"Fundamentalists fight mandatory HPV vaccine" (Exile on Jones Street, Kirk Ross, Feb. 7) follows familiar logic: If "fundamentalists" oppose mandatory HPV vaccination, then mandatory HPV vaccination must be a good thing. If only it were that simple. On the same day I read about the mandatory HPV vaccination debate in The New York Times, I came across an article in Business Week highlighting the profit potential of vaccines. Due to a sluggish blockbuster drug pipeline, vaccines—once the poor relation of drug development—are now the favored child. Whereas pharmaceutical sales are growing only 5 percent to 6 percent a year, vaccine sales are increasing nearly 20 percent annually. The number of vaccines in development has tripled over the last decade, partly thanks to tort reform and legislation reducing liability risks for drugmakers.
So is Big Pharma's shifting focus from drugs to vaccines good news for public health? More specifically, should parents of young girls reflexively embrace Gardisil, Merck's HPV vaccine? Hard to say. In a 2004 report to Congress, the director of the Centers for Disease Control noted that 70 percent of new HPV infections clear up on their own within one year, around 91 percent clear within two years and "most women with persistent HPV infection do not develop low-grade cervical cell abnormalities, cervical cancer precursors or cervical cancer." Are those numbers good enough for parents to confidently question Merck's heavy lobbying for mandatory vaccination policies, which, by the way, critics are calling a "help pay for Vioxx litigation" campaign? I don't envy parents facing this decision on behalf of their young daughters—it's far from a no-brainer.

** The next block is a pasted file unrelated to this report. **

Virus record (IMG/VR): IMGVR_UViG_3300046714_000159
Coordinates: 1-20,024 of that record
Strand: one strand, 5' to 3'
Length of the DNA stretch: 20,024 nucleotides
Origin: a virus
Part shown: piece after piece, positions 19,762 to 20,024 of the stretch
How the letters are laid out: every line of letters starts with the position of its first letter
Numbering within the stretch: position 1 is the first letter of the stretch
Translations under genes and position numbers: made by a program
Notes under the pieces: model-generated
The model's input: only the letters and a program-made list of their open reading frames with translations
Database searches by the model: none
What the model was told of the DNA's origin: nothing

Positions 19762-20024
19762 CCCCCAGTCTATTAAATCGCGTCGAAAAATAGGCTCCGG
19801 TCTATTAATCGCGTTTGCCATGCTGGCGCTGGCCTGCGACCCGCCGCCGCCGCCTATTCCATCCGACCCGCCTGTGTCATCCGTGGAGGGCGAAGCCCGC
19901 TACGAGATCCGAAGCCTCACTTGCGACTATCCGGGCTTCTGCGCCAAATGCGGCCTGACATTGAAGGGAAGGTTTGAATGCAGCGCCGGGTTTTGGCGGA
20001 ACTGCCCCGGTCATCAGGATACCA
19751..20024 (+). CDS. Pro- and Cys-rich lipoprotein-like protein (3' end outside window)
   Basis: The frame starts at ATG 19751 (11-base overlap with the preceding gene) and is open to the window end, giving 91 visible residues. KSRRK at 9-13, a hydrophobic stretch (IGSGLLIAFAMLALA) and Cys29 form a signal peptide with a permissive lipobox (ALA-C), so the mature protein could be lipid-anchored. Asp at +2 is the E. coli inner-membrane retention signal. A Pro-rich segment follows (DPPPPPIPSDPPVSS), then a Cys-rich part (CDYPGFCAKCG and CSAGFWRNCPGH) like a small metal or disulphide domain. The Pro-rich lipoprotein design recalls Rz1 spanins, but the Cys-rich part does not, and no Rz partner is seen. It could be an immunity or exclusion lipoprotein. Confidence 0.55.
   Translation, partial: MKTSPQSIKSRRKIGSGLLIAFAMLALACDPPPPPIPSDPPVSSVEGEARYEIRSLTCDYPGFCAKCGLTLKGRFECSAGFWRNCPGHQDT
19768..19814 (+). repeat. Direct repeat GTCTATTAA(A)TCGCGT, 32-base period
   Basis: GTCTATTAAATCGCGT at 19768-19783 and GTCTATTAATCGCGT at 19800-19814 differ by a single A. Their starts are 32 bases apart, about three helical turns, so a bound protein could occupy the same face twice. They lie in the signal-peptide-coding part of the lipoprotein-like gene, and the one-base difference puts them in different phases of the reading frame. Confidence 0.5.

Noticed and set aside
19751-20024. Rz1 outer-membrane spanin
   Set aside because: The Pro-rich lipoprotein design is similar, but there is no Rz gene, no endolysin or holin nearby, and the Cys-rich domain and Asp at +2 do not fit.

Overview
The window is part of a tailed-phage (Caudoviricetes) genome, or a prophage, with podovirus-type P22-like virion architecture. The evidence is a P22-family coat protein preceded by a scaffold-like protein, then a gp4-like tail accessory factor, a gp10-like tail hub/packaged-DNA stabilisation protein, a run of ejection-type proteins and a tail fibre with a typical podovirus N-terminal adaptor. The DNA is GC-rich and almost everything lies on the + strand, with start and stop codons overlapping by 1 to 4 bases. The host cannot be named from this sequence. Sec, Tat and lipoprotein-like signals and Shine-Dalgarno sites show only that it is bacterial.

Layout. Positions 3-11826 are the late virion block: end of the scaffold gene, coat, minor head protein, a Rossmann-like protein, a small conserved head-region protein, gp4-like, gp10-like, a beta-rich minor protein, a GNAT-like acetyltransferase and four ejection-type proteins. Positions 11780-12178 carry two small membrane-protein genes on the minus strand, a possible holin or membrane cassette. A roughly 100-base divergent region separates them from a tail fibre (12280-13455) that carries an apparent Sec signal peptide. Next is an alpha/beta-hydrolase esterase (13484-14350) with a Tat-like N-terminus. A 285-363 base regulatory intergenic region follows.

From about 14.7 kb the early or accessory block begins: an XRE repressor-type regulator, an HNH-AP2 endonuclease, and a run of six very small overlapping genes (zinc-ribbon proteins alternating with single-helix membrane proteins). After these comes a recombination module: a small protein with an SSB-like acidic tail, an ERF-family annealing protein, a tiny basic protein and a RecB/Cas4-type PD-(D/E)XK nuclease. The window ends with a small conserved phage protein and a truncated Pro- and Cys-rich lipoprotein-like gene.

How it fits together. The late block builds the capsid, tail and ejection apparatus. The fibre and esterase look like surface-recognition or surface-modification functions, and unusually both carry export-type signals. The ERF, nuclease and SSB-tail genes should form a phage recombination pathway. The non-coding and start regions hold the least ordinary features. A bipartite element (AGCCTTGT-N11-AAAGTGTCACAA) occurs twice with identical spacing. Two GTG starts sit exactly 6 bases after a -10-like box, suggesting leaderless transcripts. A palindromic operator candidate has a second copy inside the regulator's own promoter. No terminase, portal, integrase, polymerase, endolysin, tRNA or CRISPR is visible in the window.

Kathy Jo Wetter